This term's drama study ties in well this year's Halloween theme of witches -- the children studied another Shakespearean work, Macbeth.
We first visited the V&A to attend a workshop on Elizabethan England, with an emphasis on the theatre at that time. During the workshop, the children learned about the development of the Elizabethan theatre as well as become a rowdy audience member (true to the South Bank crowd back then). They also got to experiment with Shakespearean language, make stage sound effects and dress up as a performer in Elizabethan ruff. Most relevant to our own study is when the children, with the help of a reenactor, rehearsed and staged the witches' scene (Act 1 Scene 1) from Macbeth.
That was a good introduction to Shakespeare's work in general, but as we knew we were going to study Macbeth in drama class this term, we came home to listen to the entire play and read it to prepare ourselves better. There is also a BBC animated version of the play, which Tiger did not enjoy as much as he did with a few other plays produced by the same team that he had watched:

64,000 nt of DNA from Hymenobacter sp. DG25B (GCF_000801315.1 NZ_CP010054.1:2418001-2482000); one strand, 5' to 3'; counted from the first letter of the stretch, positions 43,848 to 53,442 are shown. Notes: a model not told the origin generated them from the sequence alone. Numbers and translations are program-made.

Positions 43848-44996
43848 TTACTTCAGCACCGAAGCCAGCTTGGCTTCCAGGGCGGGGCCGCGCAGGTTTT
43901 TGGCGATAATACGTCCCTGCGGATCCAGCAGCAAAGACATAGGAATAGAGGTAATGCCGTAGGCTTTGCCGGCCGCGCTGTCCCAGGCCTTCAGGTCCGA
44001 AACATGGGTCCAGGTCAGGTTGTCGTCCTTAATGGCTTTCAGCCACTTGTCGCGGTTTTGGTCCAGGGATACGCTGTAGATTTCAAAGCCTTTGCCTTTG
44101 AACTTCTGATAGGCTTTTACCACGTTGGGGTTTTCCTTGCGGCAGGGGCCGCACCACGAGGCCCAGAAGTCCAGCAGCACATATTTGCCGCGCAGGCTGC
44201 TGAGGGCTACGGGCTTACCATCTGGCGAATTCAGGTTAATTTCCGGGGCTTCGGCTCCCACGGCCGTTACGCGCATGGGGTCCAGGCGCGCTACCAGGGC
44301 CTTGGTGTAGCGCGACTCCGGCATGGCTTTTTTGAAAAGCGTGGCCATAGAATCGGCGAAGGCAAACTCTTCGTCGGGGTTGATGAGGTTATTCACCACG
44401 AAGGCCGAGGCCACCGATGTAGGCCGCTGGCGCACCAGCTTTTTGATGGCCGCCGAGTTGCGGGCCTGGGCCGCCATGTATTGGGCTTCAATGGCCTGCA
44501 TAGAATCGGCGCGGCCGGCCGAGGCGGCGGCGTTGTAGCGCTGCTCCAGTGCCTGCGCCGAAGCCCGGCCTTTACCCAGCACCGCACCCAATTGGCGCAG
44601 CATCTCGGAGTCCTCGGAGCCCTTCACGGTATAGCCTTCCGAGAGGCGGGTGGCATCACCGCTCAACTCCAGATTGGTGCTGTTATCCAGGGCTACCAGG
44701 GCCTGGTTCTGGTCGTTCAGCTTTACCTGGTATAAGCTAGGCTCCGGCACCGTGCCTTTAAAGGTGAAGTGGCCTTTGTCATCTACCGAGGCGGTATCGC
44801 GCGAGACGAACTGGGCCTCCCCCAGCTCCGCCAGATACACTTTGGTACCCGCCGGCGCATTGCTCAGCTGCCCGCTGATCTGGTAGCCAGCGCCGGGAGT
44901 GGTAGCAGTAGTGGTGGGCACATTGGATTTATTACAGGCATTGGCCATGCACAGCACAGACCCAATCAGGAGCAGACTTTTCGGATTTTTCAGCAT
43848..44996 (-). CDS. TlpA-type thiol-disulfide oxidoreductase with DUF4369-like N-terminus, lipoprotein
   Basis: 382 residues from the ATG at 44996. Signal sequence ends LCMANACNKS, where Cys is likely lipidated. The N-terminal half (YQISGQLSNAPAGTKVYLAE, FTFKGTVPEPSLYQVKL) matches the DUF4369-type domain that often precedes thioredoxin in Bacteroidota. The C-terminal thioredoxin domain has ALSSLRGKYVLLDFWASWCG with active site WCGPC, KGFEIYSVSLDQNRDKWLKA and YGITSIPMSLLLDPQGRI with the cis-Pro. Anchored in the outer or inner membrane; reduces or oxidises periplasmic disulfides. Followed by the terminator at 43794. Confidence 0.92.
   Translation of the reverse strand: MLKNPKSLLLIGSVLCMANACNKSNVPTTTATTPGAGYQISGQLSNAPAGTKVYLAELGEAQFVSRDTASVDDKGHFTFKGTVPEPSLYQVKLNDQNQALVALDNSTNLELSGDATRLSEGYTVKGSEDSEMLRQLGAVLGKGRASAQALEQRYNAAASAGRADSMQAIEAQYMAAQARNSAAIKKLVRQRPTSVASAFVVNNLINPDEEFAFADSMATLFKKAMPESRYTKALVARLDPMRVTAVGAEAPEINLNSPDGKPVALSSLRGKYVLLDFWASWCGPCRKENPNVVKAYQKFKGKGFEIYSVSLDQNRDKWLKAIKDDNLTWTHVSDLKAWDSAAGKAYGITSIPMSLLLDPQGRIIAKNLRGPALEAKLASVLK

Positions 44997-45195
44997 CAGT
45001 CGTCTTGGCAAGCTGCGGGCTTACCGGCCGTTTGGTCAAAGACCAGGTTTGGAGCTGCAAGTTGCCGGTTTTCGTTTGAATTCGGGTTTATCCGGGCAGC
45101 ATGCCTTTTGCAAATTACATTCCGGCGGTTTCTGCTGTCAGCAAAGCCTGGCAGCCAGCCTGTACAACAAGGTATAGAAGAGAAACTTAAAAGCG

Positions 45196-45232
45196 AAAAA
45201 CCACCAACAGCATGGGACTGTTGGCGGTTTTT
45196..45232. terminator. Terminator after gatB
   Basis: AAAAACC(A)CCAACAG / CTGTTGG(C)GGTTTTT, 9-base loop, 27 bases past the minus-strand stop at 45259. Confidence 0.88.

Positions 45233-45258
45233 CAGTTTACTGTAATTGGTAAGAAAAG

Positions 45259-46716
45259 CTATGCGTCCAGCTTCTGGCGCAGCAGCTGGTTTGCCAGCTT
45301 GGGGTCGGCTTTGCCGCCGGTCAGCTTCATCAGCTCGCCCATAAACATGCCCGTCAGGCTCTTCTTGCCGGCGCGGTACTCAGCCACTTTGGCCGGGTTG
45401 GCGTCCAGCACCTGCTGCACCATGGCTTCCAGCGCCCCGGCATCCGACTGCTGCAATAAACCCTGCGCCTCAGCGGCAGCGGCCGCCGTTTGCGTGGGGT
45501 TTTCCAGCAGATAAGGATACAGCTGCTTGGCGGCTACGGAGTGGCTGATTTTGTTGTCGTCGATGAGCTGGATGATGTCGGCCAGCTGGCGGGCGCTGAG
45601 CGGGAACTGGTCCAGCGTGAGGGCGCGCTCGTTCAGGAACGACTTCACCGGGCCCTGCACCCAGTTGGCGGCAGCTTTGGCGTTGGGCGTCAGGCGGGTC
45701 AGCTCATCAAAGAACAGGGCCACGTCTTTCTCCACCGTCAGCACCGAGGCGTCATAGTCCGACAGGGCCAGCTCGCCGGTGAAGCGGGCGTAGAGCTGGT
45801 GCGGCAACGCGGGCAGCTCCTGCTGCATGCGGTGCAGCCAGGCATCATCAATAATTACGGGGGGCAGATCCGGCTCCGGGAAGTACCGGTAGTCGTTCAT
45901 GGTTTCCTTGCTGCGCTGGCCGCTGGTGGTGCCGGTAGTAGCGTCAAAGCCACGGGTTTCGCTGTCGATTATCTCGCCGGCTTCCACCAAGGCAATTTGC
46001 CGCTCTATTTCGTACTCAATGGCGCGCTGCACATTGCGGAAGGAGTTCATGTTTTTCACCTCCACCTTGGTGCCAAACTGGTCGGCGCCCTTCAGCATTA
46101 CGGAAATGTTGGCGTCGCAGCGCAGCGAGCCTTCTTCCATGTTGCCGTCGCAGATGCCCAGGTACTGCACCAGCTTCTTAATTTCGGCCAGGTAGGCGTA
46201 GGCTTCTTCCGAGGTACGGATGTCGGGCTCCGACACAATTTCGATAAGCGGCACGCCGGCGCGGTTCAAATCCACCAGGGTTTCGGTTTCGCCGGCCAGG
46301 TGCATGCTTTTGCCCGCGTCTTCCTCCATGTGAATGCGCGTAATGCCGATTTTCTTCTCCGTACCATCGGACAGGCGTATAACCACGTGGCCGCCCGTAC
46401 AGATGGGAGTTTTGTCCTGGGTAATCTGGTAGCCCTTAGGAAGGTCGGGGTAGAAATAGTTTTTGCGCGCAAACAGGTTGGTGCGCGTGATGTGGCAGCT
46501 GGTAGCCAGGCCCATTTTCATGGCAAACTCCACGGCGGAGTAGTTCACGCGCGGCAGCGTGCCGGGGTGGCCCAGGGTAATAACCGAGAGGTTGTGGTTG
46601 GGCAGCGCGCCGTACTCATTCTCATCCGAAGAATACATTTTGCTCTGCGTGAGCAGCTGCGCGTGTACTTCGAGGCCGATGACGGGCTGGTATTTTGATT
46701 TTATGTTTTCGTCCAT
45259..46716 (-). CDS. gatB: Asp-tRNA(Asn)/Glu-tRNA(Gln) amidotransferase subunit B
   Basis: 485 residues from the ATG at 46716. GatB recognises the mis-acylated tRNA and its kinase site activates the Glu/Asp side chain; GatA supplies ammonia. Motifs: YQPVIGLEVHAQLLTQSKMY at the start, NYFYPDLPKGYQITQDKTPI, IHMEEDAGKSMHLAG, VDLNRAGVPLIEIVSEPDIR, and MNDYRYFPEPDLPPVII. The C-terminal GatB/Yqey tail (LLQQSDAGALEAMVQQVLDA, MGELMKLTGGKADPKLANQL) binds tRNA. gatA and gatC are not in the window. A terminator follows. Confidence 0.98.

Being taught by the same drama teacher, the format of this term's study is very similar to that of the class on The Tempest. Besides drama skills, the four-day course also covered the following:
- character analysis
- historical context of the play
- scene analysis
- nuances of the Shakespearean language as spoken on stage
- Shakespeare's dramatic techniques in context of how the play is divided into acts
We were extremely lucky to have caught one of the last performances of Macbeth at Shakespeare's Globe this season.
Macbeth, as with all Shakespearean plays, is highly complex in terms of its themes that weave together human nature, history, propaganda, beliefs, and drama. I studied this play for my O-levels and thought I knew a lot about it back then (since I got an A* for the exam), yet I find myself looking at the play now at a different level from my teenage self, with a deeeper understanding of the complexities of any given situation. As such, even though Tiger has read the unabridged text and knows the general theme of the story, he is not expected to have the same level of appreciation of the complexity of human nature as a more mature audience would have. Lessons that come from life experiences cannot be rushed.
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